The most common first knitting project is a scarf because it fulfills all the above criteria. When you purchase your yarn from your LYS they can make a recommendation on how many stitches to add to your needle for the width of your scarf. You can also figure this out for yourself but be warned it will take a bit of math, but only a little. If you are interested in how to calculate the number of stitches required for your scarf you can check out this resource: How Many Stitches to Cast On for my First Scarf Project

9. Get all the yarn you need! Again, the helpful folks at your yarn shop will be able to help you figure out how much yarn you will need for your project. If you are following a pattern look for how many yards or metres required and compare that to the information given on the yarn label. The length of the yarn more accurately represents the quantity than the weight.
If you do not get all the yarn you need for your project you run the risk of not being able to get more when you want it. Also…..the colour might be slightly different the next time you buy it. Yarn is dyed in batches called “lots”. Dye lots are represented by a number on the yarn label. Make sure all the dye lot numbers match before purchasing your yarn or risk a slight colour difference between balls.

10. Read the yarn label! So, by now you probably know this is an important step. To review look for:
yarn size, needle size, yardage, and dye lot number. The label will also tell you what the yarn is made of, where it was made, and how to care for it.

11. Find a community. Once you are hooked on knitting you will want to share it.
Invite your friends over for crafter-noon fun! Ask your LYS if they have a social time. Look for knitting meet-ups in your area. Check out online knitting communities like ravelry.com.

Good luck on your knitting adventure!
Craftily yours


Today I would like to highlight the final pattern in The Knit Cafe’s Wee Collection Fall 2014. It’s called Tee!

It’s a small size t-shirt, to fit baby and up to 3-years in size. Knit in organic cotton it is meant to be casual and comfortable, the polka dot embellishment is meant to be a whole lot of fun!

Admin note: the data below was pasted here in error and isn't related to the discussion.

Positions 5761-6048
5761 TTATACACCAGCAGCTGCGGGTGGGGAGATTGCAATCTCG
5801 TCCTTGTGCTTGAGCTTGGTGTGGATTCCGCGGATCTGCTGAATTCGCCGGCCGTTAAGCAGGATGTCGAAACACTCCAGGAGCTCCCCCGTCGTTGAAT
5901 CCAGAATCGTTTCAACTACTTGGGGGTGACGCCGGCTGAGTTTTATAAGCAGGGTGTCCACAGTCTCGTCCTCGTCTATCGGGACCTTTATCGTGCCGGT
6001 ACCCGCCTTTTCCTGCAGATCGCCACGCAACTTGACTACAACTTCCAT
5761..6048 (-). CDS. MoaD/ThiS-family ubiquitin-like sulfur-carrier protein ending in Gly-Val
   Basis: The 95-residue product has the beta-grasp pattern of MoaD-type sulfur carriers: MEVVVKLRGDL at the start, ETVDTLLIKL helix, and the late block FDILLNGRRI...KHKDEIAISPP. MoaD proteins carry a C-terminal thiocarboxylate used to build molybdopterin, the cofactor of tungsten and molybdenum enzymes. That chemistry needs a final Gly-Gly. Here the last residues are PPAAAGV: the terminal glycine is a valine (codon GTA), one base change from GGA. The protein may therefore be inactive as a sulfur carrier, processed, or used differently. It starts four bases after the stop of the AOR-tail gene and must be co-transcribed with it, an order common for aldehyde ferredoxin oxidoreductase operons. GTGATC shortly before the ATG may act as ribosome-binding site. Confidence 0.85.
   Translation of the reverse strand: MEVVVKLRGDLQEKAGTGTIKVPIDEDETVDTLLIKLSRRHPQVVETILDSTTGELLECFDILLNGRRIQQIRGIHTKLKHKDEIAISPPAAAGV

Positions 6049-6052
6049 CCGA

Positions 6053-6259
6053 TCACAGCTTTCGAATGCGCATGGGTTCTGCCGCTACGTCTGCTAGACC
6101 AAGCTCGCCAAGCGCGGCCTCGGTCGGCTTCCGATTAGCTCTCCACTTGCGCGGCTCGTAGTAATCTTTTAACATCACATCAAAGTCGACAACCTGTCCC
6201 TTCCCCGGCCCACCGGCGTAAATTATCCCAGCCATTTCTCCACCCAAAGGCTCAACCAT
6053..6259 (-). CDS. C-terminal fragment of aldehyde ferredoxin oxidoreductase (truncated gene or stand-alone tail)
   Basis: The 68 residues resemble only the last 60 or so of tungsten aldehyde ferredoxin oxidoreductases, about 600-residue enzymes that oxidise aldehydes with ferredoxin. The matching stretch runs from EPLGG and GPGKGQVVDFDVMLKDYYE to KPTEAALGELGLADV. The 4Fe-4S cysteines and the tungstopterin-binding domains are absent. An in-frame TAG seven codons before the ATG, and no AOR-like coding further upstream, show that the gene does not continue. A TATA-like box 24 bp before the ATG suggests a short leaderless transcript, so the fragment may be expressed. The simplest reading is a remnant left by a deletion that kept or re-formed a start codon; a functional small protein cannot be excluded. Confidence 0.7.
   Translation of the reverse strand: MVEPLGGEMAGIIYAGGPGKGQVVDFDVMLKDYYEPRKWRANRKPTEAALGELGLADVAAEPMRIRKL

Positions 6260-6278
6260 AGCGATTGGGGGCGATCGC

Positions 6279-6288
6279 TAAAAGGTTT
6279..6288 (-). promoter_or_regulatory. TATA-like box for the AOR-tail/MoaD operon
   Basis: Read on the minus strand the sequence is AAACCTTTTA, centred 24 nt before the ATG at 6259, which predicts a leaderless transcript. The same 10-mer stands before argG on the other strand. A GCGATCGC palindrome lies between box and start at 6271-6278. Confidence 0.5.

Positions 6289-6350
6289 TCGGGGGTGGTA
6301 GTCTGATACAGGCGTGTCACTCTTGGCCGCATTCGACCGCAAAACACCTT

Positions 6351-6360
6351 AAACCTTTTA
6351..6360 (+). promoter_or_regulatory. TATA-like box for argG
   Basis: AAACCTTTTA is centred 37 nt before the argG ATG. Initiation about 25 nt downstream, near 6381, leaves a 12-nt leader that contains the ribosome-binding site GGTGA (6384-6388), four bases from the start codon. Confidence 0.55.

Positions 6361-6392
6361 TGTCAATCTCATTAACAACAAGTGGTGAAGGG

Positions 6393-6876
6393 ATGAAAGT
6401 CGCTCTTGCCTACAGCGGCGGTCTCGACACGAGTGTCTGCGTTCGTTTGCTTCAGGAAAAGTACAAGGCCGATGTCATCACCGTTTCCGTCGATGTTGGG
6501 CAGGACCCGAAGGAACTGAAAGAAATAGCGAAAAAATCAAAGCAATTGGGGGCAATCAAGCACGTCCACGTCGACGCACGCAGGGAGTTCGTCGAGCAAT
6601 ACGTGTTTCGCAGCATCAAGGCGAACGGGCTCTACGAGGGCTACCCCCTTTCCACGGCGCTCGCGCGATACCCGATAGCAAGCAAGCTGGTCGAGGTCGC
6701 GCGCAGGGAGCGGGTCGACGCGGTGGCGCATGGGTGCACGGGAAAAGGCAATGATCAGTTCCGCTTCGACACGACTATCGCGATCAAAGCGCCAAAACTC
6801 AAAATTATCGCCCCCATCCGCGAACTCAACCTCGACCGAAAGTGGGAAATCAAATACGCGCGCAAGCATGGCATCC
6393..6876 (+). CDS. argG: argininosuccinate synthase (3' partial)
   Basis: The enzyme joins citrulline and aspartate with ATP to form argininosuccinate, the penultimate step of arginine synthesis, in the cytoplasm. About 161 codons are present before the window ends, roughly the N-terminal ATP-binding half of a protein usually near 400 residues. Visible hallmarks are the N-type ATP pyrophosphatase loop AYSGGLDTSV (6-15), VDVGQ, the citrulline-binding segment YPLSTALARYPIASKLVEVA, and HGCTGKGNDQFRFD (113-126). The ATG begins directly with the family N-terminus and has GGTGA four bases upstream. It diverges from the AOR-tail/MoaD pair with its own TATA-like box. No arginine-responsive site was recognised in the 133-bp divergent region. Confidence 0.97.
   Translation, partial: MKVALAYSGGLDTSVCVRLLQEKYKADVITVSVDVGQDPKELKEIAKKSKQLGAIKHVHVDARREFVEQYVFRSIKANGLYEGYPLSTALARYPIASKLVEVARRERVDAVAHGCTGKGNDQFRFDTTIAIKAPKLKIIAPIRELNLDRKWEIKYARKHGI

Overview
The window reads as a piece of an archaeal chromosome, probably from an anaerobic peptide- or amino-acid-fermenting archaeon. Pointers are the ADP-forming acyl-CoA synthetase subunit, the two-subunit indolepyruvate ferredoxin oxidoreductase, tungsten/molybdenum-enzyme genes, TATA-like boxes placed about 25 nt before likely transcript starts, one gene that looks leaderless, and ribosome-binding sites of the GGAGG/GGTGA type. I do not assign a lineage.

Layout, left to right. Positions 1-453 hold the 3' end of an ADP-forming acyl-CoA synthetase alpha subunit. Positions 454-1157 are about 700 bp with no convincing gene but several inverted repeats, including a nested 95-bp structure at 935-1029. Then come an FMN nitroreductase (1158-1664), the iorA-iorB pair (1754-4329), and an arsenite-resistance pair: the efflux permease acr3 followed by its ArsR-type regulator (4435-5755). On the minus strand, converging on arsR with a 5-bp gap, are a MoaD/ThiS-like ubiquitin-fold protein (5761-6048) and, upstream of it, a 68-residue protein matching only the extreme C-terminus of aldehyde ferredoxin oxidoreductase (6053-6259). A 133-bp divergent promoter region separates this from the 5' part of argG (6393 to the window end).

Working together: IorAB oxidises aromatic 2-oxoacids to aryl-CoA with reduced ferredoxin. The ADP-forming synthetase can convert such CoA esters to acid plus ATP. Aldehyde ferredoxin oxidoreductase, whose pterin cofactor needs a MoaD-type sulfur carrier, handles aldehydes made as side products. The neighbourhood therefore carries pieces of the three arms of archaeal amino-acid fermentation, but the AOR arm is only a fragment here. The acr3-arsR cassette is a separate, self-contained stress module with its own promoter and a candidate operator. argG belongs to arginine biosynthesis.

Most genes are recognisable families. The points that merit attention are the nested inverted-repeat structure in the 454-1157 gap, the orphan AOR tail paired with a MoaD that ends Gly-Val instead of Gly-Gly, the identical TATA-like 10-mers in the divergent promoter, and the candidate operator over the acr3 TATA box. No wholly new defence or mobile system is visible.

tee front cropThis is the front!

tee back cropThis is the back!

teeYou may add the polka dots where you will as they are added on after with a marvelous and easy technique called duplicate stitch.

Duplicate Stitch is a wonderful way to add coloured embellishments to your knitted garments.  It is more akin to an embroidery than a knitting technique and is so simple and fun to do. I will demonstrate in the form of a tutorial!


You will need: a darning needle, and contrast colour yarn in the same thickness as the yarn you used to knit your garment, and sharp scissors too.

Cut a piece of yarn. The length of which will depend on how large an area you intend to cover, tempered by how long a piece you can handle pulling up through your work repetitively without getting tangled up. It takes approximately 147cm length of yarn to make a polka dot but we made each polka dot with two separate lengths of yarn. We started with a piece of yarn about 80cm long.

duplicate st 1

Thread your yarn on your darning needle and thread it through your knit fabric just under the stitch you intend to cover. Duplicate stitch is always worked over stocking stitch so each stitch will resemble a V in shape.  The needle will come up at the base of the V, shown here with a  red dot!
Leave a length of yarn on the reverse side of the fabric which is long enough to darn into your work once you are finished the duplicate stitching.

duplicate st 2

Next, thread your yarn through the stitch above the stitch you intend to cover.  The needle goes under one arm of the V and through the other arm.  See illustration above.

duplicate st 3

Then insert your needle through the original spot where your yarn first appeared.  Pull just so that the yarn covers the stitch, not so tight that it puckers the fabric and shows the stitch underneath and not so loose that it looks untidy.

duplicate st 4

To place a duplicate stitch beside the one you just finished, bring your needle up under the base of the V beside the stitch you just covered (indicated with blue dot) and repeat the steps above.

duplicate st 5

Or you can place a stitch above the duplicate stitch you just completed by bringing your needle up under the base of the V above the completed duplicate stitch as shown by the blue dot in the diagram.

Repeat as necessary to finish your polka dot or whatever pattern you fancy.


We used Anzula’s Mini Skeins in For Better or Worsted yarn to make our polka dots. One skein in each of the 3 colours was plenty to make the polka dots we required. Hooray for mini skeins!

Other patterns in the Wee Collection Fall 2014 are Baby Harem.  and Tremblant Blanket and Bunting for Beginners too. You can see all The Knit Cafe’s Pattern on our Ravelry Page HERE.

Craftily yours